Next year I may bring some more land into production. I’m thinking about experimenting with a different growing system based on no-dig 30 inch (75 cm) wide beds. This is a system being used with success by the new wave of permaculture and regenerative agriculture market gardeners.
These are people who are not experimenting or blindly following gardening theories – they are making their living growing crops to sell in a way that improves rather than degrades the soil. Rather than trundling hugely expensive heavy machinery around fields, this method is geared for production using hand tools and small scale machines like rotavators.
Is it a good system for home growers?
I’m not trying to start a market garden but the question I’m trying to answer is how useful this method could be to allotment holders and home growers. I’ve used and am using deep raised beds with success but they have their drawbacks.
- First of all deep raised beds work best when the soil is retained which costs money for wooden sides etc. And they won’t last forever.
- Second, the normal size, if there is such a thing, is 10 ft long by 4 ft wide (3M x 1.2M). This allows for easy access to the middle of the bed from the sides with paths to swap sides.
The 30 ins bed system is narrow enough to step over and even straddle to work on. Because they’re easy to cross, they can be as long as you wish. Some of the commercial growers use 50 ft or even 100 ft bed lengths. They generally don’t need retaining walls because the compost is added initially in a 10 cm layer and after that in annual 5 cm layers.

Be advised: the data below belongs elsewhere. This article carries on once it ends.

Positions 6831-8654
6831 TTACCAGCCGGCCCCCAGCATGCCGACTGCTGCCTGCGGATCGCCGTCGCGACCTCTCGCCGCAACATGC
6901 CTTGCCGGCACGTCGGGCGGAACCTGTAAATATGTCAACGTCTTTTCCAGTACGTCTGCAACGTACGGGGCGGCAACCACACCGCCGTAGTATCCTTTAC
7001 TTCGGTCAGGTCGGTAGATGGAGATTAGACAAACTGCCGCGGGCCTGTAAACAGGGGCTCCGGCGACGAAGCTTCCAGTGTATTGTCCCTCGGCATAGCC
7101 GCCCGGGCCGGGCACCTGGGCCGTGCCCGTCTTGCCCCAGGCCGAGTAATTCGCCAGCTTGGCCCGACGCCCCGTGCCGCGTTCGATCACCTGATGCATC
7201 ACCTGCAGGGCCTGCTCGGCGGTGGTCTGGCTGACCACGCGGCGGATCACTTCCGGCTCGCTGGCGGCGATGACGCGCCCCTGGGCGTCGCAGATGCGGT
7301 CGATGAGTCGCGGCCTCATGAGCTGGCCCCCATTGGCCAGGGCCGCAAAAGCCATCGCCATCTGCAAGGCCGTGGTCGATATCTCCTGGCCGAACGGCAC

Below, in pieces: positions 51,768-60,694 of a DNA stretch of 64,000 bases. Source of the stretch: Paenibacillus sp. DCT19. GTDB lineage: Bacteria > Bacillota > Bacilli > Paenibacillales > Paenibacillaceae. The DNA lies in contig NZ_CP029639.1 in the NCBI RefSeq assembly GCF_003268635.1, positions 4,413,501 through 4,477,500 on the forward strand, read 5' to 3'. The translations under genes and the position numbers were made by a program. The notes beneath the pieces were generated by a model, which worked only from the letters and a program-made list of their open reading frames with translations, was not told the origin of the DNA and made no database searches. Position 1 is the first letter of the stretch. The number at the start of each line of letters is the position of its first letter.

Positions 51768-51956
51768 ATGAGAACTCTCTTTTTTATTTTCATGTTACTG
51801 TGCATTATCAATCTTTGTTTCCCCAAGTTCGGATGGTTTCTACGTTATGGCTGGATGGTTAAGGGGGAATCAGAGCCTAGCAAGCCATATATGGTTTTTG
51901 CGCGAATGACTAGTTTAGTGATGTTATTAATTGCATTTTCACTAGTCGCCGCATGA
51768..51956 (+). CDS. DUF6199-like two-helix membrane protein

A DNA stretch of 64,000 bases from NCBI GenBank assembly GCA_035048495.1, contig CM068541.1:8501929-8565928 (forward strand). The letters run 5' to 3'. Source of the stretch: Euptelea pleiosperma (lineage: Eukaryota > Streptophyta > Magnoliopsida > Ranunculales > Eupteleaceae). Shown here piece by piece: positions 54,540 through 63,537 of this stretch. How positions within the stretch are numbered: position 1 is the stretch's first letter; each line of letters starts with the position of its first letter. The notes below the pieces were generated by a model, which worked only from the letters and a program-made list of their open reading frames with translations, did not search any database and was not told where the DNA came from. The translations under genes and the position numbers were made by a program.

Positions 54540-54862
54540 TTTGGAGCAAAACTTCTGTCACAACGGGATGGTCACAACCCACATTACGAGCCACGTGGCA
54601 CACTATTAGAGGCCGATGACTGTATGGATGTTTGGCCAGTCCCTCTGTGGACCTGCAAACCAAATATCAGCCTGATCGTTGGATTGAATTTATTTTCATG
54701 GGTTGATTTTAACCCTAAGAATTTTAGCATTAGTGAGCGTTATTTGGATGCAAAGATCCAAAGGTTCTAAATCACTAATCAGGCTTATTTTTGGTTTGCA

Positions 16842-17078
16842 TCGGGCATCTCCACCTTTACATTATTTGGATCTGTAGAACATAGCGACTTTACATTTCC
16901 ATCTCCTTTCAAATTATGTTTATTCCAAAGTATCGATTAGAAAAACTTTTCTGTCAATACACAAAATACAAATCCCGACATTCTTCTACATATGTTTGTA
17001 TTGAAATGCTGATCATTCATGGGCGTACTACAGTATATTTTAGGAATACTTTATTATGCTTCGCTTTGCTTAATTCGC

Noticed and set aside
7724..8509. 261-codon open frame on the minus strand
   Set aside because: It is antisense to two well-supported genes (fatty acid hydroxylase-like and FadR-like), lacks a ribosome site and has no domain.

Limitations of the system
Because our soil is so stony and compacted I know this narrow bed system won’t work for root crops like carrots and parsnips. They’ll just hit the rocks and fork. I should be able to make it work for crops like salads, onions, swedes, turnips etc. though.
There is a further complication I need to consider. The field area is very exposed to the wind and, boy, do we get wind here! That rules out crops like sweetcorn, climbing beans, peas and even broad beans are a bit dicey unless supported.
I’ve planted trees around to break the wind but the only ones that have grown enough to be useful so far are Leylandii. They’re not a bad tree in the right place but I don’t want too many of them dominating things.
If I was to dig the ground over and pick out the stones that would enable root crops in a narrow bed system but it’s a difficult and slow job. Just getting the spade into the ground is hard as the blade stops going in when it hits a stone. I could possibly rotavate. Getting it to bite in is hard but it does cope with the stones – well the smaller sized ones. Still time consuming to pick out those rocks though.
The plan at the moment is to mark out the beds, scrape off the woodchips covering the area and then fork them. Not fork over, just stick the fork in and rock it back and forth to open up the compacted soil. If I get to it this year I’ll cover with cardboard and then a layer of compost about 10 cm (4 ins) deep.
I think it will work out but until I’ve actually given it a try for a couple of years, I won’t know for sure. Theories are great but experience proves or disproves them. Incidentally, I still believe that raised deep beds have their place but have become over used. If you’ve a large area of good quality, deep soil there’s not a lot of benefit to them.